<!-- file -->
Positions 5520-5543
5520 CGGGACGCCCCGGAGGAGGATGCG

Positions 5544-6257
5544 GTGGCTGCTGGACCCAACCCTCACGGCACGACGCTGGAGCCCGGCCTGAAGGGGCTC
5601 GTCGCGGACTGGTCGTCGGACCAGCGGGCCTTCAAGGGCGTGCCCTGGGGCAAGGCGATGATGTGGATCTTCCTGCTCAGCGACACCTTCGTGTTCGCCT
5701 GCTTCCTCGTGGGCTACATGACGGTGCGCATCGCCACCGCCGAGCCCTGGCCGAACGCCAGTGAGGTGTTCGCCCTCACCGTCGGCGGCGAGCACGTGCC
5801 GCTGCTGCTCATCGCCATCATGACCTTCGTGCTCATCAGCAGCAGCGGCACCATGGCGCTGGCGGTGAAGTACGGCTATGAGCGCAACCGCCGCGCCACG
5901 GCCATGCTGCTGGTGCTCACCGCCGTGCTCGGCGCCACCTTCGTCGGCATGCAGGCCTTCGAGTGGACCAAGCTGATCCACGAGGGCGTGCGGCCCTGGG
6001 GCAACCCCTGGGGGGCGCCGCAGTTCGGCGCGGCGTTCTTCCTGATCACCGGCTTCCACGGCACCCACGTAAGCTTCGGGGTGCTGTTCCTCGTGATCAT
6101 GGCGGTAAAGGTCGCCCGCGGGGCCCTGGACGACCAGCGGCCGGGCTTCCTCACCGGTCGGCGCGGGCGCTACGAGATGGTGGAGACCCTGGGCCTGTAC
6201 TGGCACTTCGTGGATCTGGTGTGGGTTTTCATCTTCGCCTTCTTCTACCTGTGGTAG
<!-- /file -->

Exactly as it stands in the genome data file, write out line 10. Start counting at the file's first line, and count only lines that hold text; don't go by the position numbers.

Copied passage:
6101 GGCGGTAAAGGTCGCCCGCGGGGCCCTGGACGACCAGCGGCCGGGCTTCCTCACCGGTCGGCGCGGGCGCTACGAGATGGTGGAGACCCTGGGCCTGTAC